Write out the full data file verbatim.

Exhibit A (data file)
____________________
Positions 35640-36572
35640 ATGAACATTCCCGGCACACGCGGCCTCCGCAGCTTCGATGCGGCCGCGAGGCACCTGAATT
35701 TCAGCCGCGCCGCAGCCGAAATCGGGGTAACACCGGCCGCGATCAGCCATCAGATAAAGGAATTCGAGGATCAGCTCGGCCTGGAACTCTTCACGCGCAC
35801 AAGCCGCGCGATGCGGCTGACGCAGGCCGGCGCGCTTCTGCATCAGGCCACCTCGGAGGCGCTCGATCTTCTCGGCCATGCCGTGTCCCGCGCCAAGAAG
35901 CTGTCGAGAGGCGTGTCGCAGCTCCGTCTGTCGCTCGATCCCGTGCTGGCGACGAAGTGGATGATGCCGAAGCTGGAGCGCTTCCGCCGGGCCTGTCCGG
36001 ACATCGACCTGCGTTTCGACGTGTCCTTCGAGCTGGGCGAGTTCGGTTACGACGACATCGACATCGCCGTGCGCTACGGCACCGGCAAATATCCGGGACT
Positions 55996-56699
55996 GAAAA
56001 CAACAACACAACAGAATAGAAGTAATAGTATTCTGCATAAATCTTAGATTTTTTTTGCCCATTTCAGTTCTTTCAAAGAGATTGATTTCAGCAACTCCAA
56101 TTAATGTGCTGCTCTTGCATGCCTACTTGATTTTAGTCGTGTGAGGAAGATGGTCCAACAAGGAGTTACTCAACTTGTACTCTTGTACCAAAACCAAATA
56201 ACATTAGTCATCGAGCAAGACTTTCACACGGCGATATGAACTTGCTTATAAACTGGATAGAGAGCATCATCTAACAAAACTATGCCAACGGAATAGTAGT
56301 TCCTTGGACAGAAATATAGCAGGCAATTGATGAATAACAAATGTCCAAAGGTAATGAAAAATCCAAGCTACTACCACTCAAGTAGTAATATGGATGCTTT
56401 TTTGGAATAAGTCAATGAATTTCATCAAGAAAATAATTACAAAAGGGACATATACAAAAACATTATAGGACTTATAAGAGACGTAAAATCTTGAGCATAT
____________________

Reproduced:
Positions 35640-36572
35640 ATGAACATTCCCGGCACACGCGGCCTCCGCAGCTTCGATGCGGCCGCGAGGCACCTGAATT
35701 TCAGCCGCGCCGCAGCCGAAATCGGGGTAACACCGGCCGCGATCAGCCATCAGATAAAGGAATTCGAGGATCAGCTCGGCCTGGAACTCTTCACGCGCAC
35801 AAGCCGCGCGATGCGGCTGACGCAGGCCGGCGCGCTTCTGCATCAGGCCACCTCGGAGGCGCTCGATCTTCTCGGCCATGCCGTGTCCCGCGCCAAGAAG
35901 CTGTCGAGAGGCGTGTCGCAGCTCCGTCTGTCGCTCGATCCCGTGCTGGCGACGAAGTGGATGATGCCGAAGCTGGAGCGCTTCCGCCGGGCCTGTCCGG
36001 ACATCGACCTGCGTTTCGACGTGTCCTTCGAGCTGGGCGAGTTCGGTTACGACGACATCGACATCGCCGTGCGCTACGGCACCGGCAAATATCCGGGACT
Positions 55996-56699
55996 GAAAA
56001 CAACAACACAACAGAATAGAAGTAATAGTATTCTGCATAAATCTTAGATTTTTTTTGCCCATTTCAGTTCTTTCAAAGAGATTGATTTCAGCAACTCCAA
56101 TTAATGTGCTGCTCTTGCATGCCTACTTGATTTTAGTCGTGTGAGGAAGATGGTCCAACAAGGAGTTACTCAACTTGTACTCTTGTACCAAAACCAAATA
56201 ACATTAGTCATCGAGCAAGACTTTCACACGGCGATATGAACTTGCTTATAAACTGGATAGAGAGCATCATCTAACAAAACTATGCCAACGGAATAGTAGT
56301 TCCTTGGACAGAAATATAGCAGGCAATTGATGAATAACAAATGTCCAAAGGTAATGAAAAATCCAAGCTACTACCACTCAAGTAGTAATATGGATGCTTT
56401 TTTGGAATAAGTCAATGAATTTCATCAAGAAAATAATTACAAAAGGGACATATACAAAAACATTATAGGACTTATAAGAGACGTAAAATCTTGAGCATAT